The residents over the narrow way, who live in a three-story house, originally of much pretension, but from whose front door hard times have removed almost all vestiges of paint, will tell you:
"Yass, de 'ouse is in'abit; 'tis live in."
And this is likely to be all the information you get—not that they would not tell, but they cannot grasp the idea that you wish to know—until, possibly, just as you are turning to depart, your informant, in a single word and with the most evident non-appreciation of its value, drops the simple key to the whole matter:
He may then be aroused to mention the better appearance of the place in former years, when the houses of this region generally stood farther apart, and that garden comprised the whole square.
Here dwelt, sixty years ago and more, one Delphine Carraze; or, as she was commonly designated by the few who knew her, Madame Delphine. That she owned her home, and that it had been given her by the then deceased companion of her days of beauty, were facts so generally admitted as to be, even as far back as that sixty years ago, no longer a subject of gossip. She was never pointed out by the denizens of the quarter as a character, nor her house as a "feature." It would have passed all Creole powers of guessing to divine what you could find worthy of inquiry concerning a retired quadroon woman; and not the least puzzled of all would have been the timid and restive Madame Delphine herself.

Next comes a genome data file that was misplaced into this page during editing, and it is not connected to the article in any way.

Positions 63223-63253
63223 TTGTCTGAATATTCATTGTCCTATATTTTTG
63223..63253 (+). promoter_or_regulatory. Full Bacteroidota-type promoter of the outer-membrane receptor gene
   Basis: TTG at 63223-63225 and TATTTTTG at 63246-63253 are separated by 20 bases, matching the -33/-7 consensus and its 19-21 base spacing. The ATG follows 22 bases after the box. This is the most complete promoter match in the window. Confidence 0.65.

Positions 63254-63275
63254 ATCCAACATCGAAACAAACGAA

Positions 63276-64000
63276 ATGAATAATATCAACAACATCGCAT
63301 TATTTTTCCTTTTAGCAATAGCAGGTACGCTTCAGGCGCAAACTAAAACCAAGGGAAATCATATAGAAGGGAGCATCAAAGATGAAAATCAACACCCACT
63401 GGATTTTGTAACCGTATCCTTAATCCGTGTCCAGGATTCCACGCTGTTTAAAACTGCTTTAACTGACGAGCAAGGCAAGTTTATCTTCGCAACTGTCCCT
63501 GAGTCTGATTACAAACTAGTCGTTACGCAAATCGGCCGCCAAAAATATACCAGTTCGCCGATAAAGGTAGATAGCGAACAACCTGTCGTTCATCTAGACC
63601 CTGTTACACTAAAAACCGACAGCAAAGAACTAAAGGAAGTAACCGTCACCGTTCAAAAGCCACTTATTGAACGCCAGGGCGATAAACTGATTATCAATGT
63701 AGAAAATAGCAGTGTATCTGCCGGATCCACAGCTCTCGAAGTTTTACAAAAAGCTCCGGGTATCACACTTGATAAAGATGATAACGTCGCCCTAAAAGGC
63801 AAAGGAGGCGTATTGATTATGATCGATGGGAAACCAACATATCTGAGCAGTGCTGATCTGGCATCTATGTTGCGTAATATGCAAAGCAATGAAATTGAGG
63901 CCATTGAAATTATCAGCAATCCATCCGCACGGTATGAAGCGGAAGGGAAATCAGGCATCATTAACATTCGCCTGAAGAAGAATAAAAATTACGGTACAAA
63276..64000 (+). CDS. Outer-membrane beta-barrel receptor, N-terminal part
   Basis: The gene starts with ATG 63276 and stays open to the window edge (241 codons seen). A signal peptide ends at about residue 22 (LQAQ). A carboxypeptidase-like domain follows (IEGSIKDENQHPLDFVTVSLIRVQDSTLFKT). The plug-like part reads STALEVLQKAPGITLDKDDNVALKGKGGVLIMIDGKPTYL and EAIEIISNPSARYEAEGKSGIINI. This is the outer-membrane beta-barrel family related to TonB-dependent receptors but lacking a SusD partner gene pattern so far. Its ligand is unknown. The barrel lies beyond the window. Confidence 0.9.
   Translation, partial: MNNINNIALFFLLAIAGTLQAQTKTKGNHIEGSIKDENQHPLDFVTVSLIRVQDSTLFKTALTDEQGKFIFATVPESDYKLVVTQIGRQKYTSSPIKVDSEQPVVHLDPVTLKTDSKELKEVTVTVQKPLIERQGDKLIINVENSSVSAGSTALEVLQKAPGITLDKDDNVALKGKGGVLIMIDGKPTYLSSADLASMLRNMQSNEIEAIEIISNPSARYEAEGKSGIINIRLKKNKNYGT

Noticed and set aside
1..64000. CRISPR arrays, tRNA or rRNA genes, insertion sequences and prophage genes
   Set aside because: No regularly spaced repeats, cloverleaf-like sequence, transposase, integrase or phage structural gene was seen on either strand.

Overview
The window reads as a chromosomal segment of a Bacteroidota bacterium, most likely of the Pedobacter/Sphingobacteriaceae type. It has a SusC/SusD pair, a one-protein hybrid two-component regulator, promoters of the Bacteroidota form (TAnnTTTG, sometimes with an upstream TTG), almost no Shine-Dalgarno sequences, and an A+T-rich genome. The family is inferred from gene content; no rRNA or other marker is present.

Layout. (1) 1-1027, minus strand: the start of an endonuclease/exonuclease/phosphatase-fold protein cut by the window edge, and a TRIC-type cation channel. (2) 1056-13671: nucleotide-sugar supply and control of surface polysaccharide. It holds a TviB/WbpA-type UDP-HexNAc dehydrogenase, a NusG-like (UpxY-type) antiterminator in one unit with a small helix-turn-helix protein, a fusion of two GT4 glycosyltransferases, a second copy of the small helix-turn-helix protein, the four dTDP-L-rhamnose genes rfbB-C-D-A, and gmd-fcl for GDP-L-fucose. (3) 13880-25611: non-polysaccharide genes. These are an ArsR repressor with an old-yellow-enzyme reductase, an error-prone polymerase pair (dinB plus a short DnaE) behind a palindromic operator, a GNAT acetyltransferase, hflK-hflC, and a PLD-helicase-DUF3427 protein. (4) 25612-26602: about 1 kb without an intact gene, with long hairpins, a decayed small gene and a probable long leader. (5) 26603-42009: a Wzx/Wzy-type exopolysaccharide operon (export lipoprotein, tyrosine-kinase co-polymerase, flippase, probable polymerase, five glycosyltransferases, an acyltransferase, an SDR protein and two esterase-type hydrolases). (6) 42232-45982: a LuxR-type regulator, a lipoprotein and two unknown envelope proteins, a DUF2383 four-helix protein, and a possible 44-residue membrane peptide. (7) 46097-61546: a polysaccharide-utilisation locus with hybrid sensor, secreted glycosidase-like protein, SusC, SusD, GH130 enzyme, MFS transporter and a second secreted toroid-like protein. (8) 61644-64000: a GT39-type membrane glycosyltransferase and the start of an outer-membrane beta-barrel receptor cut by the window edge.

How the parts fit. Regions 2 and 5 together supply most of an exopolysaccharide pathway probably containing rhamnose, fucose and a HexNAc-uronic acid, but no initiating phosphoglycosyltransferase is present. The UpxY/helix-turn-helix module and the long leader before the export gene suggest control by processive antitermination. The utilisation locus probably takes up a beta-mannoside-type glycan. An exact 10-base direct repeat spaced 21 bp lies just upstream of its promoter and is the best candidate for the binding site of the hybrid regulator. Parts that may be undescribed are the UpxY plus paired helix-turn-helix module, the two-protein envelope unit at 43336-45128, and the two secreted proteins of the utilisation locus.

During the first quarter of the present century, the free quadroon caste of New Orleans was in its golden age. Earlier generations—sprung, upon the one hand, from the merry gallants of a French colonial military service which had grown gross by affiliation with Spanish-American frontier life, and, upon the other hand, from comely Ethiopians culled out of the less negroidal types of African live goods, and bought at the ship's side with vestiges of quills and cowries and copper wire still in their head-dresses,—these earlier generations, with scars of battle or private rencontre still on the fathers, and of servitude on the manumitted mothers, afforded a mere hint of the splendor that was to result from a survival of the fairest through seventy-five years devoted to the elimination of the black pigment and the cultivation of hyperian excellence and nymphean grace and beauty. Nor, if we turn to the present, is the evidence much stronger which is offered by the gens de couleur whom you may see in the quadroon quarter this afternoon, with "Ichabod" legible on their murky foreheads through a vain smearing of toilet powder, dragging their chairs down to the narrow gate-way of their close-fenced gardens, and staring shrinkingly at you as you pass, like a nest of yellow kittens.
But as the present century was in its second and third decades, the quadroones (for we must contrive a feminine spelling to define the strict limits of the caste as then established) came forth in splendor. Old travellers spare no terms to tell their praises, their faultlessness of feature, their perfection of form, their varied styles of beauty,—for there were even pure Caucasian blondes among them,—their fascinating manners, their sparkling vivacity, their chaste and pretty wit, their grace in the dance, their modest propriety, their taste and elegance in dress. In the gentlest and most poetic sense they were indeed the sirens of this land, where it seemed "always afternoon"—a momentary triumph of an Arcadian over a Christian civilization, so beautiful and so seductive that it became the subject of special chapters by writers of the day more original than correct as social philosophers.